Happy Cinco de Mayo! So what are we celebrating, anyway?
Patricia E. Acosta
Cinco de Mayo is a very popular, yet often misunderstood celebration. Although throngs of people love to take part in Cinco de Mayo festivities, few know the real meaning of this date, both for Mexico and for the United States.
You probably know that Cinco de Mayo
- is an important day in the history of Mexico.
- is a holiday that celebrates Mexican heritage and pride, and it is observed by many people from different nationalities in the United States.
- is a celebration that often includes mariachi music, dancing, and lots of delicious Mexican food and drinks.
So, yes, people are right to think that Cinco de Mayo is a great opportunity to celebrate our country’s Mexican heritage, to party, and to eat tacos, but there’s a lot more to this holiday than meets the eye… not to mention the mouth and ear!
But did you know that Cinco de Mayo
- is a patriotic holiday celebrated in parts of Mexico, but it is not Mexico’s Independence Day?
- is a date to commemorate the victory of Mexico over France in the Batalla de Puebla?
- is a far more popular holiday in the United States than it is in most parts of Mexico?
- is observed by the people of the United States with official celebrations and ceremonies thanks to a proclamation by the US Congress?
This special date is celebrated in Mexico and the United States because the Mexican victory at the Batalla de Puebla greatly affected the destiny of both countries. Unfortunately though ¾because Cinco de Mayo is so much fun¾ few of us remember to take a few minutes to find out what it is exactly that we are celebrating. The good news is that, if you are reading this article, you are on your way to find out more about what happened on this festive date. So here are the facts, in a nutshell:
After a devastating civil war that came after the Mexican-American war, Mexico was almost bankrupt, so it couldn’t pay much of the money that it owed to other countries. As one of the nations owed much of the debt, France decided to take this opportunity to send its powerful army to occupy Mexico and turn it into a French territory. Also, France saw this as an opportunity to weaken the United States' growing influence in the region by acting while the United States was preoccupied and embroiled in its own civil war. But on May 5, 1862, the mighty French army was surprised when it encountered heavy resistance from Mexican soldiers near Puebla. The French had more soldiers and more powerful weapons, but the Mexican soldiers still managed to defeat them. That day was declared a holiday by President Benito Juárez of Mexico, and it became a day of unity and pride for all Mexicans. The United States’ leaders were glad that the French had not been able to conquer Mexico and pose a threat to the future of Mexico and of the United States. Eventually the French came back and took over Mexico but not for long. By then, the French were not a threat to the United States anymore and the Mexicans, with help from the United States, were eventually able to regain control of their government.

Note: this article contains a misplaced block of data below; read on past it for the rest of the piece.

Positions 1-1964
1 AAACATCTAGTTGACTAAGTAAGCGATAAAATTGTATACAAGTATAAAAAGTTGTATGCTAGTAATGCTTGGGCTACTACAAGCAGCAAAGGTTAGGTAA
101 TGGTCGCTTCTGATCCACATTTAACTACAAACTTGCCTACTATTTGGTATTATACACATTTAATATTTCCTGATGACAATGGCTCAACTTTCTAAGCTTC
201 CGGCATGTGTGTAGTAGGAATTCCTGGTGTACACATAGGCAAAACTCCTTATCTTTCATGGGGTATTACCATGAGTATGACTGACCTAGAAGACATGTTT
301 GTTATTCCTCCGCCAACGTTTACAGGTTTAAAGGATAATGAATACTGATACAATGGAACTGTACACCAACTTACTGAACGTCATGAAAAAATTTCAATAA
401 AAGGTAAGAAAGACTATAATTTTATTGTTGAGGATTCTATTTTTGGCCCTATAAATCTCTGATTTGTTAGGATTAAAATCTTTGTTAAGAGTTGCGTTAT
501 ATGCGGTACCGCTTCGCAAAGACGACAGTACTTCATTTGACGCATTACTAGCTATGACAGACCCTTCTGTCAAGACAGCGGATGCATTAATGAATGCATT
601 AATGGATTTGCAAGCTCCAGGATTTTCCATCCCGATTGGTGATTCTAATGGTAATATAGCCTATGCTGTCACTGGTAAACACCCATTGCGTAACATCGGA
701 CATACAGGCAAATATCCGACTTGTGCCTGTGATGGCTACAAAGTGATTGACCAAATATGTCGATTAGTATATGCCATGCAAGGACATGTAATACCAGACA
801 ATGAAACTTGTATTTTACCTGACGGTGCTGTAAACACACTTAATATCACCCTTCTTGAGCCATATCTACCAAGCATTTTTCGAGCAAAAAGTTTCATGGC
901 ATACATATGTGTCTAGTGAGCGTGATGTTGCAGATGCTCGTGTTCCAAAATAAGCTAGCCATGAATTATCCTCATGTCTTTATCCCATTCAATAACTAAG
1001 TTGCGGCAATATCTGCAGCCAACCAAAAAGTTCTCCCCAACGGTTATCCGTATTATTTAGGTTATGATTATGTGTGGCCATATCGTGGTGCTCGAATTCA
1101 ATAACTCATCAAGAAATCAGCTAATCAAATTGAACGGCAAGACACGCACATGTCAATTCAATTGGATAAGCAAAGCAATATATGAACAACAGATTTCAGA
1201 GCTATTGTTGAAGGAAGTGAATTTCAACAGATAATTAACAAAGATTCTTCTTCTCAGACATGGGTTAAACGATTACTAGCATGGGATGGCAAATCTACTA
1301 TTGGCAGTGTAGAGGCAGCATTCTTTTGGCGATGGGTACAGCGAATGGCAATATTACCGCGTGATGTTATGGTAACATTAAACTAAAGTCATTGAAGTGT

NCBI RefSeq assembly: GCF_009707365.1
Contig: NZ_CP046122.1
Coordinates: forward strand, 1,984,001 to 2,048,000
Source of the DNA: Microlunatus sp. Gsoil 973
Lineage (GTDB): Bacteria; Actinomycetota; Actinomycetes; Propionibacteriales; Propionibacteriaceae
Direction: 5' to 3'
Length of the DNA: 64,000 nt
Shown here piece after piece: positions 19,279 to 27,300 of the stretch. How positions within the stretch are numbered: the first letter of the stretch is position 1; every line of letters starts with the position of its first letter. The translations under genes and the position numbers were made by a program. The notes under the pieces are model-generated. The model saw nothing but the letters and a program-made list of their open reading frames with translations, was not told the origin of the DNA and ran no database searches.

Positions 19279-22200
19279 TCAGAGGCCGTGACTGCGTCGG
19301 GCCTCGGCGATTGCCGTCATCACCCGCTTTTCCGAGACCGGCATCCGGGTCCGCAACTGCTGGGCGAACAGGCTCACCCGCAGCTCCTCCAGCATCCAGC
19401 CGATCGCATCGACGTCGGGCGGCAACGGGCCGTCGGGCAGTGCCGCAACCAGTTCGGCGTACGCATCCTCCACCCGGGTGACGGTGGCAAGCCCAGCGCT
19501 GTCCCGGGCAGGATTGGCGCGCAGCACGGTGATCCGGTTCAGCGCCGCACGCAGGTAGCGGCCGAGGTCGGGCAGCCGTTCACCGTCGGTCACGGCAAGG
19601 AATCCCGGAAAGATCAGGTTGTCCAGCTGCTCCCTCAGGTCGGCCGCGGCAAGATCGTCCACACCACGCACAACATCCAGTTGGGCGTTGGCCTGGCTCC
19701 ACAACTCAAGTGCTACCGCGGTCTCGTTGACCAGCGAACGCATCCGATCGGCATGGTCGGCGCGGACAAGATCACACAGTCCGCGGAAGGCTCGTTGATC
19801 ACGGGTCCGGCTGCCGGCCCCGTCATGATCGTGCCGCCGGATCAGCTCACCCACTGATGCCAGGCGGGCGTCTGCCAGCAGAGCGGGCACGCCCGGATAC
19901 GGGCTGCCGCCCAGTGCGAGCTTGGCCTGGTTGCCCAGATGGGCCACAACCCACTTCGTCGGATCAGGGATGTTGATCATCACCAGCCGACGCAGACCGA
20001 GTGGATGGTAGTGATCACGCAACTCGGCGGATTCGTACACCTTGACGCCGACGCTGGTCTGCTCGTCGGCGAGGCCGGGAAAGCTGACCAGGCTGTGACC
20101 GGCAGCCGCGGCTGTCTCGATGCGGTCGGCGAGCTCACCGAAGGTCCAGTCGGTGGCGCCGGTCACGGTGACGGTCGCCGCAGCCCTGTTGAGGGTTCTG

Today, Cinco de Mayo celebrations are held in the United States to honor the culture and experiences of Americans of Mexican ancestry, and of Mexicans and people of other cultures who have contributed to the development of our country’s strength, wealth, and cultural identity.
What are you planning to do with your class to celebrate Cinco de Mayo?
Every year, Americans around the nation get together to celebrate Hispanic Heritage Month from September 15th through October 15th. The contributions Hispanic Americans have made to the United States are endless and inspiring, and they have had a profound and positive impact on our county.
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